Bananas have a reputation for being difficult to breed; a reputation that seemed richly deserved when after more than 60 years of trying, breeders had yet to release an improved banana hybrid. No wonder you used to be able to count the number of banana breeding programmes on the fingers of one hand. Nowadays, however, you would not have enough of two hands. According to a survey done for the CGIAR Research Program on Roots, Tubers and Bananas (RTB) in preparation for a workshop on banana genetic improvement that took place last fall, at least 12 organizations have a banana breeding programme.
Africa, Asia and the Americas each have four breeding programmes based on their soil. Africa is represented by the Centre Africain de Recherches sur Bananiers et Plantain (CARBAP) in Cameroon, the Centre National De Recherche Agronomique (CNRA) in Côte d’Ivoire, the International Institute of Tropical Agriculture (IITA) in Nigeria and Uganda, and the National Agricultural Research Organisation (NARO) in Uganda; Asia by the Chinese Academy of Tropical Agricultural Sciences (CATAS) and the Guangdong Academy of Agricultural Sciences (GDASS) in China, the Indonesian Fruits Research Institute (ITFRI) in Indonesia and the National Research Centre for Banana (NRCB) in India; and the Americas by the Armstrong Atlantic State University (AASU) in the USA, the French agricultural research centre CIRAD in Guadeloupe, the Empresa Brasileira de Pesquisa Agropecuária (Embrapa) in Brazil and the Fundación Hondureña de Investigación Agrícola (FHIA) in Honduras (see Update for more centers).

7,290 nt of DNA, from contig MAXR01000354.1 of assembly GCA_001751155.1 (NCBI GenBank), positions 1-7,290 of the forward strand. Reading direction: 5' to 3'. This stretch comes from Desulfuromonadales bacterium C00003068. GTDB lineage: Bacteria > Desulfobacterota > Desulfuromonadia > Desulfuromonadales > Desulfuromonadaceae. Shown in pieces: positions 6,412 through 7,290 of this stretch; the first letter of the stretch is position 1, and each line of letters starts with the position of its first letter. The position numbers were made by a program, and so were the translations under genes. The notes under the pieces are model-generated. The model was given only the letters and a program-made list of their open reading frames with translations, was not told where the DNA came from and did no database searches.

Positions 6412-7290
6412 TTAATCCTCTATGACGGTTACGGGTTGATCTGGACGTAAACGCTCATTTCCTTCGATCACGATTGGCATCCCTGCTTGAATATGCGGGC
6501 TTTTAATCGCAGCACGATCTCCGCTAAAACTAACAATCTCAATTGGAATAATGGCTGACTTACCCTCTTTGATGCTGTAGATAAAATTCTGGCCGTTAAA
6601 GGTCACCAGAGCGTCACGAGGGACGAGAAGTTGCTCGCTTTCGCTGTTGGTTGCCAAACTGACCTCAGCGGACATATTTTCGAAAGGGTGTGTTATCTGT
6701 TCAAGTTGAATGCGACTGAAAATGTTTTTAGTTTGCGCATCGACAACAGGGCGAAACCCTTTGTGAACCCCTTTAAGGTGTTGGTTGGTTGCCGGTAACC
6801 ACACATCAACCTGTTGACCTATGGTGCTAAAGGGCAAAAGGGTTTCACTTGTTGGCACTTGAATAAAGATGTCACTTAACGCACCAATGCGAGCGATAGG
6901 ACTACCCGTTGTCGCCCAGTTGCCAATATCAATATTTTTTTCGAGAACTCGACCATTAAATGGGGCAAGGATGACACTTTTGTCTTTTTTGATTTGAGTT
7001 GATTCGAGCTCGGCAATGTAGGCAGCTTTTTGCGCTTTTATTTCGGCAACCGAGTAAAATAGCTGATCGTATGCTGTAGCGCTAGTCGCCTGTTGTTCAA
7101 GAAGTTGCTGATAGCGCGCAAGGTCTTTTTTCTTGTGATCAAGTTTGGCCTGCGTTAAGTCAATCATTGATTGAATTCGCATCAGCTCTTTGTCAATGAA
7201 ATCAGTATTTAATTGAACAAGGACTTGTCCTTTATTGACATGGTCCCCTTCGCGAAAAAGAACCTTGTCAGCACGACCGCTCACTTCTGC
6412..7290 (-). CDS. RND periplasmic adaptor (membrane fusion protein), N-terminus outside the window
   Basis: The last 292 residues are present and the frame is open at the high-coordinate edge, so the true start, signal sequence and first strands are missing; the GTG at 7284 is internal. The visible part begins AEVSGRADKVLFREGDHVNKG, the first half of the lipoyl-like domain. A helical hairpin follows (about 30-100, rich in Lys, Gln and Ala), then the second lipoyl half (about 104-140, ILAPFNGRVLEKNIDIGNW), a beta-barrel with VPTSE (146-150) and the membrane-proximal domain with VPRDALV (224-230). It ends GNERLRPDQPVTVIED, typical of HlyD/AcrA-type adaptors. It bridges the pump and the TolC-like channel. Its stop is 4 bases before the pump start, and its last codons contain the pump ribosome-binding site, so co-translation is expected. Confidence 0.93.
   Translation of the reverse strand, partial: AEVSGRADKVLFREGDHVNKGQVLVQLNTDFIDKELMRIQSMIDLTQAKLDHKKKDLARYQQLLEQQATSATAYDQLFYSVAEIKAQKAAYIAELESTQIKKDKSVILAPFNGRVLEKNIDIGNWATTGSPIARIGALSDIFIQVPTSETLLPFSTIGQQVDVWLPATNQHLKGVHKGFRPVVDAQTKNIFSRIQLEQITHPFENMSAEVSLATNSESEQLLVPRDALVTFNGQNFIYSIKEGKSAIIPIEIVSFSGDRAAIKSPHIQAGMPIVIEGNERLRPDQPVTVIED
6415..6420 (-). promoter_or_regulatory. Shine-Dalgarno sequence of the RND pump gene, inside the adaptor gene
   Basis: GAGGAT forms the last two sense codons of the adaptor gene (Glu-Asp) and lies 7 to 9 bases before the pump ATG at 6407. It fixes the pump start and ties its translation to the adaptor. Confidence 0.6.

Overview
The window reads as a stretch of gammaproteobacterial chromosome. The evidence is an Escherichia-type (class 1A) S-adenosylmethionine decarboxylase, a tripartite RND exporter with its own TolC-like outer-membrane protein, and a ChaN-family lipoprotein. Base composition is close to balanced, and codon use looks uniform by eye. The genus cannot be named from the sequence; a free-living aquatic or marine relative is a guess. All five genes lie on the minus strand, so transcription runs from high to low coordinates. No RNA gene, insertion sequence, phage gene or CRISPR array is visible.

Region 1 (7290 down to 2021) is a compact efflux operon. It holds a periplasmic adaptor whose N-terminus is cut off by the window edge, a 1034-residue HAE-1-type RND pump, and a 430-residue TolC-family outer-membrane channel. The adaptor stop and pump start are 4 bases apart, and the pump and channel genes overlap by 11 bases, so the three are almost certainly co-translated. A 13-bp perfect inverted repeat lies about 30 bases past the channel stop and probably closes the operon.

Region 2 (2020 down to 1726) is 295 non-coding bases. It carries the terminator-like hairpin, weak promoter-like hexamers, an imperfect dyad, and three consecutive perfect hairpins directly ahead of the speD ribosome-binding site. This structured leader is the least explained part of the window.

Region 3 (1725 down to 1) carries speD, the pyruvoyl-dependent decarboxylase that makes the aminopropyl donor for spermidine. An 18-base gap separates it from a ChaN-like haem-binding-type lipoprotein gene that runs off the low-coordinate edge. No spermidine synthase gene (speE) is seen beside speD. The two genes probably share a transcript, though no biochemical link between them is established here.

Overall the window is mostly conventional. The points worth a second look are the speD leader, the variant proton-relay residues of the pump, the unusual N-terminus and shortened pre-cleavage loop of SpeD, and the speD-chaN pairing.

The survey results also show that a minimum of 76 improved hybrids representing a range of cultivar groups have been released so far, and that the strategies for coaxing bananas into exchanging genes with each other have diversified over the years (see table below and click here to download the PDF of the summary table). Some of the breeding programmes also have a genetic engineering component.
Banana breeding started in the early 1920s, when the British government set up programmes in Trinidad and Jamaica to make the then export banana, the cultivar ‘Gros Michel’, resistant to Fusarium wilt. Not surprisingly, breeders struggled to obtain seeds from the highly sterile cultivar. For example, out of the 123 seeds obtained by hand-fertilizing 20,000 flowers with the pollen of a wild banana species, only 18 germinated (at the time breeders were dependent on seeds germinating naturally, whereas today they ‘rescue’ the embryo in the seed and culture it). To top it off, several of the seedlings died before flowering, which usually happens when hybrids are missing one or more chromosomes (aneuploids) or have more than 4 copies of each chromosome (hyperploids).
Scientists knew that breeding seedless bananas would be anything but simple. They were also handicapped by a lack of basic knowledge about the plant’s genetics and cell biology, not to mention a nomenclature system to classify cultivated bananas that was nothing if not confusing. As Ernest Cheesman noted in 1932, they weren’t even sure of the identity of the wild species they were using as male parent.